Journal entries clearly relates to the main topic. Includes some essential information with few facts or details.

 

Journal entries have little or nothing to do with the main topic. Includes little essential information and only one or two facts

 

Creativity

 

A lot of thought was put into making the Journal entries interesting and fun as shown by creative style and outline notes.

 

Some thought was put into making the Journal entries interesting and fun as shown by the creative style and outline notes.

 

Some thought was put into making the Journal entries interesting and fun, but some of the things made it harder to understand/enjoy.

 

Little thought was put into making the Journal entries interesting or fun.

 

Bibliographical Resources

 

Includes properly cited sources and complete information. Students will use Chicago style APA footnotes.

 

Documentation is included for all sources, but some bibliographical information is missing.

 

Documentation for some sources is missing and/or incomplete.

 

No documentation is included.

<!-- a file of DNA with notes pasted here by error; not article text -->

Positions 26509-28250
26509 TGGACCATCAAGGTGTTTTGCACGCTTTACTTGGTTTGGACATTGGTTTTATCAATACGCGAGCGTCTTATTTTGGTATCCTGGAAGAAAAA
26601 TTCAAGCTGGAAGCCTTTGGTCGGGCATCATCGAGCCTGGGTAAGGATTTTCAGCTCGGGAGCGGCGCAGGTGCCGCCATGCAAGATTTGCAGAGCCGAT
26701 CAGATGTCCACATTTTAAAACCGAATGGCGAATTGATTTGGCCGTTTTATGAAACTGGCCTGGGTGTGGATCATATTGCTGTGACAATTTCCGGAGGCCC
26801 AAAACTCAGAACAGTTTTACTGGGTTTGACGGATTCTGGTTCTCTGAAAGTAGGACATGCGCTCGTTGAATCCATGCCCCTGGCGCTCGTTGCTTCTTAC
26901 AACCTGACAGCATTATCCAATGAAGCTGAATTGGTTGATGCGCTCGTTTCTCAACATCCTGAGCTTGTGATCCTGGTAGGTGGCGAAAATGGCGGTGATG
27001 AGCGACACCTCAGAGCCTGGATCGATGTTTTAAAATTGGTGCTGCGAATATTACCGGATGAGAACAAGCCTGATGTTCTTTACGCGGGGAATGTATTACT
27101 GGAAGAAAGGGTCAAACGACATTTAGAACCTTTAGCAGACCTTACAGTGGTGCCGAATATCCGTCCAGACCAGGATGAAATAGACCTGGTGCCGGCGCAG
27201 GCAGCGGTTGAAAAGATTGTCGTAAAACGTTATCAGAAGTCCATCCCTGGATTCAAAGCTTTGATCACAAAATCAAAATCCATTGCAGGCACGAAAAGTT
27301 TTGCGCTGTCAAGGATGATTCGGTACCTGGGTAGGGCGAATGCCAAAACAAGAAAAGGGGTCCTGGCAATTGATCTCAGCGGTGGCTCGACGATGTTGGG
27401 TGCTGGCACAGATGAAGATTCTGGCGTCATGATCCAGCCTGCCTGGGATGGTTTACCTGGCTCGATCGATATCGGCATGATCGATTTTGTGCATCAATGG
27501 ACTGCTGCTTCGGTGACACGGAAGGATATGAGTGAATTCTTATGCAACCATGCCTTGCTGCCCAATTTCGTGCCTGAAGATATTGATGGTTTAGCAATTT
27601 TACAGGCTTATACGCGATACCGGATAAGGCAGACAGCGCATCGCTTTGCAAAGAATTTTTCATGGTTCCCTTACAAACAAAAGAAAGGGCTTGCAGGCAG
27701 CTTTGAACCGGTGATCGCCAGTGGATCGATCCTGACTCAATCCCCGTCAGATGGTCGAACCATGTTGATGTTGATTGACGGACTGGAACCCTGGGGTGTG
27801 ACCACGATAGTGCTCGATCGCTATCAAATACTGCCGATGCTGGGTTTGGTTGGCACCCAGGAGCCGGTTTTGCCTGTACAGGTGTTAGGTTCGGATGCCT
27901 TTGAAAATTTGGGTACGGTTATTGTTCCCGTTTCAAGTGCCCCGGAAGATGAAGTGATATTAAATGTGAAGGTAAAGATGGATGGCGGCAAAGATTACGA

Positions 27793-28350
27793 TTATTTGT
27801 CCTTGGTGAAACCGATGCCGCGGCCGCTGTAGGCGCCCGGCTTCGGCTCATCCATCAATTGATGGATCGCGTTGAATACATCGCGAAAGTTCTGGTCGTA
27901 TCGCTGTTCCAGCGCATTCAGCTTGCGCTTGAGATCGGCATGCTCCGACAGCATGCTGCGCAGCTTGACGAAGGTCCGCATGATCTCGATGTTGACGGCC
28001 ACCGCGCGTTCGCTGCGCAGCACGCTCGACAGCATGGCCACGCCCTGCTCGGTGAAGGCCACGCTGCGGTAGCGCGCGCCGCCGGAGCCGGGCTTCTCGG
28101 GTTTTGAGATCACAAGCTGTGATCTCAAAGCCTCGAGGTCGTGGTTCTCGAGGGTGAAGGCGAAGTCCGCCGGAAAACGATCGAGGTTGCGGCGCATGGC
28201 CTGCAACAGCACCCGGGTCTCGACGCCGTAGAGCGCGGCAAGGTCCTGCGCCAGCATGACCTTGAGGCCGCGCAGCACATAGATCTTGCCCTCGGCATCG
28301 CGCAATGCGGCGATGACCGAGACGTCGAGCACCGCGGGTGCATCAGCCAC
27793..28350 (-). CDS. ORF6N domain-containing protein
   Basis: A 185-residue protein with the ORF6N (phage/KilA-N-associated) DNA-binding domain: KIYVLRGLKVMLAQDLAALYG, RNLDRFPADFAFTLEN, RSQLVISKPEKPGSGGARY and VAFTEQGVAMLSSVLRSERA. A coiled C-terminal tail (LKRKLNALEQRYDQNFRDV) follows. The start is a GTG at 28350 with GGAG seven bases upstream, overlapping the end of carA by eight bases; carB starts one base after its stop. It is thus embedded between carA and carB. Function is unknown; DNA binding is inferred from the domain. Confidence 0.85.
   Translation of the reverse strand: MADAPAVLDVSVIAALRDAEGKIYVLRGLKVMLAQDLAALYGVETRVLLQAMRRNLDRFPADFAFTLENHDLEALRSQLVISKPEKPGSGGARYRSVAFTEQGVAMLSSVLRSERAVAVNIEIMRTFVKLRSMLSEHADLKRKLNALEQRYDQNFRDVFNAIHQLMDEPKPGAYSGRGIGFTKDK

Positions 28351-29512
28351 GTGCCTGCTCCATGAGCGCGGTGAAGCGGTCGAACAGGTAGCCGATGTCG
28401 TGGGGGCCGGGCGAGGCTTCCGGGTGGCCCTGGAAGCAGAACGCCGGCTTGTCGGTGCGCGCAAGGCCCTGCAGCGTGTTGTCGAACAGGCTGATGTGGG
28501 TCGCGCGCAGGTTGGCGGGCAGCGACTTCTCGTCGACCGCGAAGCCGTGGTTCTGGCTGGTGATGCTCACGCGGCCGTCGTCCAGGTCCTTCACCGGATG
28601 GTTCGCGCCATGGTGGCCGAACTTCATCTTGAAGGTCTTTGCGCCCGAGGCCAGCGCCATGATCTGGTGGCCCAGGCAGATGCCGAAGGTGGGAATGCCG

Mechanics

 

Grammar, spelling, punctuation, capitalization are correct. No errors in the text.

Journal must be 1 page in length. 12 Font Times new roman.

Spacing no more than 1.5 with footnotes included at the bottom of the page.

 

Includes 2-3 grammatical errors, misspellings, punctuation errors, etc.

 

Includes 3-4 grammatical errors, misspellings, punctuation errors, etc.

 

Includes more than 5 grammatical errors, misspellings, punctuation errors, etc.









Park Connections

http://www.nps.gov/features/waso/cw150th/index.html

http://www.nps.gov/gett/historyculture/civil-war-timeline.htm

 

 

 



Additional Resources

Victoria Radford, Meeting Mr. Lincoln: Firsthand Recollections of Abraham Lincoln by People, Great and Small, Who Met the President (Ivan R. Dee, 1998) p. 64 - 72.

http://www.myloc.gov/Exhibitions/gettysburgaddress/Pages/default.aspx

http://memory.loc.gov/ammem/alhtml/malhome.html

 



Vocabulary

President, Commander in Chief, Civil War, strategy, Constitution, Presidential war powers, habeas corpus, freedom, conflict